As Jonathan wrote, President Obama unveiled his new Atrocity Prevention Board at the Holocaust Museum this morning. The inception of the board was actually announced in August, but it’s convening for the first time tomorrow, which tells you all you need to know about how efficient this new bureaucratic creation will probably be:
The White House’s new Atrocities Prevention Board will meet for the first time Monday, as President Barack Obama outlines steps aimed at ensuring the U.S. has the “mechanisms and structures” to better prevent and respond to mass atrocities and war crimes, an administration official said Sunday. …
“This unprecedented direction from the president, and the development of a comprehensive strategy, sends a clear message that we are committed to combating atrocities, an old threat that regularly takes grim and modern new forms,” said Samantha Power, the National Security Council’s senior director for multilateral affairs and human rights, who will serve as chairman of the Atrocities Prevention Board. The panel’s creation was announced in August.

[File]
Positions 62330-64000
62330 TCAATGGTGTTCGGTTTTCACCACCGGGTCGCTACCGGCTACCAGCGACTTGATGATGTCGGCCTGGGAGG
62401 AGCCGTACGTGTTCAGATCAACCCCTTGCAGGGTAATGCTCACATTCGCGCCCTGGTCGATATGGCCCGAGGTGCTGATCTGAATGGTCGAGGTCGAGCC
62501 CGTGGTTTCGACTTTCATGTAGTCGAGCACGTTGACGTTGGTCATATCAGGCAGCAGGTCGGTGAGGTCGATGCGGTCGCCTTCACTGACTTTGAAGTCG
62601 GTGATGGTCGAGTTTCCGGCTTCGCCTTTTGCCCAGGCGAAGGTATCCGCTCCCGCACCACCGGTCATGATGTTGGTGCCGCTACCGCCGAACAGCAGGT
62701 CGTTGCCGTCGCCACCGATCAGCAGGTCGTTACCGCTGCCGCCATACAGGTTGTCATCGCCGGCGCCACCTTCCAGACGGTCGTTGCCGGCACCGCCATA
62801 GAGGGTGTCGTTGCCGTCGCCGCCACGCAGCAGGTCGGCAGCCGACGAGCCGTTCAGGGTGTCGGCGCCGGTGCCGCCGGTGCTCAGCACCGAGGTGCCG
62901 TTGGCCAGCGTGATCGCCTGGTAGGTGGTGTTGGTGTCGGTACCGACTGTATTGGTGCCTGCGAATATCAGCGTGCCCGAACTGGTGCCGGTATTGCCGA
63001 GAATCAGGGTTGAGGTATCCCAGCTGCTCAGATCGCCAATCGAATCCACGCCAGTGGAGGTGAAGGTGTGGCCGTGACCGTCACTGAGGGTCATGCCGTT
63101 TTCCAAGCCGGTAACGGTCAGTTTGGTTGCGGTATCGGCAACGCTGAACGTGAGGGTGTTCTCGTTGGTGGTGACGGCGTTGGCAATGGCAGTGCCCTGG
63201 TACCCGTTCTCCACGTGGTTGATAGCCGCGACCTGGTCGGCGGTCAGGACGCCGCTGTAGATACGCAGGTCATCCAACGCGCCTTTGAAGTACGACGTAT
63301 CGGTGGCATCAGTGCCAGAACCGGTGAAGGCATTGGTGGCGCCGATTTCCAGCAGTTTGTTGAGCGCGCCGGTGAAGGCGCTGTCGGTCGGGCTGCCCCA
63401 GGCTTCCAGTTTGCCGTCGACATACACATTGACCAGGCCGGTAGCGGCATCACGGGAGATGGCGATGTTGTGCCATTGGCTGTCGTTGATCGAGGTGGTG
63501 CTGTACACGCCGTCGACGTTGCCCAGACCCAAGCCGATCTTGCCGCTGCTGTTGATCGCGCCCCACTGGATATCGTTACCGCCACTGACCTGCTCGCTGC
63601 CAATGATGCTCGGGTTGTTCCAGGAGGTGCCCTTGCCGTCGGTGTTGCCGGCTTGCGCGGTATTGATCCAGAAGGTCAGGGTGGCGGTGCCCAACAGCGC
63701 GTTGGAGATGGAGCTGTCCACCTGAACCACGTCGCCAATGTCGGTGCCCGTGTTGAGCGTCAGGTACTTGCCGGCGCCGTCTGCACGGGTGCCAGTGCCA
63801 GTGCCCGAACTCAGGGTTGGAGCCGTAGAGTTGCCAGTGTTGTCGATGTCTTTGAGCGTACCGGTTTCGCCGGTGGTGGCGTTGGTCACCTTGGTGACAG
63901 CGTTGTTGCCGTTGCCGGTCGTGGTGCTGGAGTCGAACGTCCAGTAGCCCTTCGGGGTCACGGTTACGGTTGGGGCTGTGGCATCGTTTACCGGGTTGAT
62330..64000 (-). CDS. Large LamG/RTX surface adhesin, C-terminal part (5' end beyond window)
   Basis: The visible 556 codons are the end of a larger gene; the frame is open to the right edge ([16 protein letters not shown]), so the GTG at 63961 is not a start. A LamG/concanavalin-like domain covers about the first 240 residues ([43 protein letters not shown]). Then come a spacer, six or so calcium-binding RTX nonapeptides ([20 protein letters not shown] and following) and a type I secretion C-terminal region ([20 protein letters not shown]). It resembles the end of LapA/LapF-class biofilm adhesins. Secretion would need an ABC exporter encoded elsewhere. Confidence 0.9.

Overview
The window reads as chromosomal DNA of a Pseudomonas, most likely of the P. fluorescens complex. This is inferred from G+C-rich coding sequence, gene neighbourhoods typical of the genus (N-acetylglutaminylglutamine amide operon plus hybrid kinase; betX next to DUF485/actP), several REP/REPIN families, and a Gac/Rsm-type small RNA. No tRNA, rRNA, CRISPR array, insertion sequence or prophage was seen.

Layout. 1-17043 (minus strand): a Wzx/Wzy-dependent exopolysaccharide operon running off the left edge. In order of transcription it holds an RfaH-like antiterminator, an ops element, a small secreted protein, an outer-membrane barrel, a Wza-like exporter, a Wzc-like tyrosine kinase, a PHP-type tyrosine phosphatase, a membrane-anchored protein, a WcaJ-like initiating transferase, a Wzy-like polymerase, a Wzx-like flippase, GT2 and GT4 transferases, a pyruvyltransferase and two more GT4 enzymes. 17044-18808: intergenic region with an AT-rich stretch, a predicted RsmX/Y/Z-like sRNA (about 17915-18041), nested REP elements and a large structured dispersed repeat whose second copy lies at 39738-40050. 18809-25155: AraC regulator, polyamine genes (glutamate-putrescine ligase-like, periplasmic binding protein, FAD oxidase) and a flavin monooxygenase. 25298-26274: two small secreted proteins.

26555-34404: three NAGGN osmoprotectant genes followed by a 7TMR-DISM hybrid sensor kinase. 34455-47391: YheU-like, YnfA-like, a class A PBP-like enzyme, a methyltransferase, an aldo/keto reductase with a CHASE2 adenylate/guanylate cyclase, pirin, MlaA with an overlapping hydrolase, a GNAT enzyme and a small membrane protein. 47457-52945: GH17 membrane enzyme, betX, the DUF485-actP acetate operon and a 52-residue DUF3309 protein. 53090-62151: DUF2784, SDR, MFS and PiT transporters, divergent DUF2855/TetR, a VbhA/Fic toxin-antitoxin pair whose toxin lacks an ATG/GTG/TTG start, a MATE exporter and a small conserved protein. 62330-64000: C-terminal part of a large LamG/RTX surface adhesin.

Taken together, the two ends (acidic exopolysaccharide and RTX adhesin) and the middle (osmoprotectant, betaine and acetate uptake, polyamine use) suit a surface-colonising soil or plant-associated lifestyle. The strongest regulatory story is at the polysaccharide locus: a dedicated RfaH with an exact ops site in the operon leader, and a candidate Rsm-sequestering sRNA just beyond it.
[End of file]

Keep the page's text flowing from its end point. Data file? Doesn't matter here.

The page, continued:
As Ben Smith tweeted, “an ‘Atrocities Prevention Board’ sounds like a parody of what one would do about atrocities.” The board is supposed to inform senior administration officials about potential genocides and mass human rights abuses, as if some might accidentally slip by without notice. It’s also tasked with using “new tools” to develop “mechanisms and structures” to deal with atrocities, whatever that means.
The president also announced a new measure to prevent Iran and Syria from using technology to commit human rights abuses, a laudable move. But addressing atrocities often requires making tough choices that are not widely-supported, and the administration has often failed on this front. If they were serious about preventing human rights abuses, they would be putting far more pressure for reform on countries like China and Russia, they wouldn’t be abandoning the women in Afghanistan, and most critically, they would be vigorously supporting Israeli action against Iran, instead of trying to pressure the government to hold off on a strike behind the scenes. They would support a policy of regime change in Iran, the only outcome that there can be. The atrocities that America looks back on with guilt and shame for not having acted sooner are ones that required tough and potentially unpopular decisions at the time.